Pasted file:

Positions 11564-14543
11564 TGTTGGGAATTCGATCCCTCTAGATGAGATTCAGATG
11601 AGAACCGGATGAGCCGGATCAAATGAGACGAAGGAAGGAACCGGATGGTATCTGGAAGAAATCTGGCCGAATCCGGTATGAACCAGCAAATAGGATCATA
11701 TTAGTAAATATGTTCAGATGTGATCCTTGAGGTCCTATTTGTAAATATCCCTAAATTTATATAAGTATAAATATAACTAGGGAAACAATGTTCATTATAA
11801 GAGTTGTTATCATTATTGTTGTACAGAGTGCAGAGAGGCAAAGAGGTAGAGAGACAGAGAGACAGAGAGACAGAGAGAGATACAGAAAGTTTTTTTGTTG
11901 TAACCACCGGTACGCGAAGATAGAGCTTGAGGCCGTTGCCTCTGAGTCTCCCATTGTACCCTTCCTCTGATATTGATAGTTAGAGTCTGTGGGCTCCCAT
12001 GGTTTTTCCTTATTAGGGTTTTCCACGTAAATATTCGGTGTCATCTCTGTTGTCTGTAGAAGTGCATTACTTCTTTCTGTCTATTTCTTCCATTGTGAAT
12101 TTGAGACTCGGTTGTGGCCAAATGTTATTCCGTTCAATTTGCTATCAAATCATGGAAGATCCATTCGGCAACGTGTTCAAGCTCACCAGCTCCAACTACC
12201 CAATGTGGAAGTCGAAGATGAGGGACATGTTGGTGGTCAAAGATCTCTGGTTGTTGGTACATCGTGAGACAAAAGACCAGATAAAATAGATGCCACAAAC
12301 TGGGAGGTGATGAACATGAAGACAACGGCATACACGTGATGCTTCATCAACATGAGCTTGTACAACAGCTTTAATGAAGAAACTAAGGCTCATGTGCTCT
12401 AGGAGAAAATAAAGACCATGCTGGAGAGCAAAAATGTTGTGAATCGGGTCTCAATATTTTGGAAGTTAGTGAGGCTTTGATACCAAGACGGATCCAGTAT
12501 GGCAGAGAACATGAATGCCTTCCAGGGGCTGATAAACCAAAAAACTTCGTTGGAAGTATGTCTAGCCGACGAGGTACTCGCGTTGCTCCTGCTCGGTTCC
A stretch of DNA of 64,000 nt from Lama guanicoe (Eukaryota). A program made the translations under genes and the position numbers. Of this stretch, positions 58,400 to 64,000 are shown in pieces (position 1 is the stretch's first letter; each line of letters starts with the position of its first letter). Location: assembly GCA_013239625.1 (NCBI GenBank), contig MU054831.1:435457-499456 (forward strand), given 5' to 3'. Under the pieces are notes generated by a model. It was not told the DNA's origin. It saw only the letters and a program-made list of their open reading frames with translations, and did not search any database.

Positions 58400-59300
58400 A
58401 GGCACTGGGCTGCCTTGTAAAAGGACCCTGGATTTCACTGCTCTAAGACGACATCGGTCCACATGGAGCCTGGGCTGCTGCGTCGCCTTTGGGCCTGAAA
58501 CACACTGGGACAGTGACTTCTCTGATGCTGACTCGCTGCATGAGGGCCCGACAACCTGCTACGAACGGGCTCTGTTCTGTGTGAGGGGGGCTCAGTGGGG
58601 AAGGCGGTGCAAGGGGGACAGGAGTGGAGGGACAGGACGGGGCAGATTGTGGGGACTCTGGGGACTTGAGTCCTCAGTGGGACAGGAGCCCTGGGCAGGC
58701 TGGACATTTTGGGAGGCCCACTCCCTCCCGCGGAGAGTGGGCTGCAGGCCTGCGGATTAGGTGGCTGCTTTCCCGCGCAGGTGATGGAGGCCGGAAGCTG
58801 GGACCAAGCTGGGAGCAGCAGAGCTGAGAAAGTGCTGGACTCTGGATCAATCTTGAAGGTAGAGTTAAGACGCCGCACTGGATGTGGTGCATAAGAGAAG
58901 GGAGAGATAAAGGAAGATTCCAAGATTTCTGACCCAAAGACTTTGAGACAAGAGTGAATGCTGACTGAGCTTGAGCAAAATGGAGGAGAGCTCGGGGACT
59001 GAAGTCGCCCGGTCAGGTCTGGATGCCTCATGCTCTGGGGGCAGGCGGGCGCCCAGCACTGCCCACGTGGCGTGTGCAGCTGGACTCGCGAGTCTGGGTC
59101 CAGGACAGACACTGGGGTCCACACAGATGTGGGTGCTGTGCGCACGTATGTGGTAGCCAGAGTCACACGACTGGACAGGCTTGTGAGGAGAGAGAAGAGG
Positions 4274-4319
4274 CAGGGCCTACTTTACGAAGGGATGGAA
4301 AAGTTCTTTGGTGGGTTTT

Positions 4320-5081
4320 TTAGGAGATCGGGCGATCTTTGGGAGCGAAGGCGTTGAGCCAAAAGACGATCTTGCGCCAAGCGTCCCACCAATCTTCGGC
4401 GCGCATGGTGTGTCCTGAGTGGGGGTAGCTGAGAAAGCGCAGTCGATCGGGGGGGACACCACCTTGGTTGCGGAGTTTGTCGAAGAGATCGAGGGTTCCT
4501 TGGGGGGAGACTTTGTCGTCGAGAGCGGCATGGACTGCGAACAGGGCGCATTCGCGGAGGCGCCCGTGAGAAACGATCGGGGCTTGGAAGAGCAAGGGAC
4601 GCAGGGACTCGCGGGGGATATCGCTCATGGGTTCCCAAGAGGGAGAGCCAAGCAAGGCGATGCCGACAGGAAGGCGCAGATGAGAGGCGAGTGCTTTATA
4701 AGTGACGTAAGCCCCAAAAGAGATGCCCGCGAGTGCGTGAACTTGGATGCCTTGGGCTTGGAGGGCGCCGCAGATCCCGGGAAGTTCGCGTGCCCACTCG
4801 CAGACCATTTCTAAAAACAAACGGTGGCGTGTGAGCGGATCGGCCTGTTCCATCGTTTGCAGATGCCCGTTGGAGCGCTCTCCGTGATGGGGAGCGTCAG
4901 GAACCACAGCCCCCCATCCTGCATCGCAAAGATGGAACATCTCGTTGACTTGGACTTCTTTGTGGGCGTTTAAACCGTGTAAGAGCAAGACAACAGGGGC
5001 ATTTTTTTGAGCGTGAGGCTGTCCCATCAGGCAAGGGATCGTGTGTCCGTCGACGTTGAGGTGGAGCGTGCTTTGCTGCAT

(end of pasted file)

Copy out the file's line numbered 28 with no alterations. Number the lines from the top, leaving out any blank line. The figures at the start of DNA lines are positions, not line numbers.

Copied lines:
4320 TTAGGAGATCGGGCGATCTTTGGGAGCGAAGGCGTTGAGCCAAAAGACGATCTTGCGCCAAGCGTCCCACCAATCTTCGGC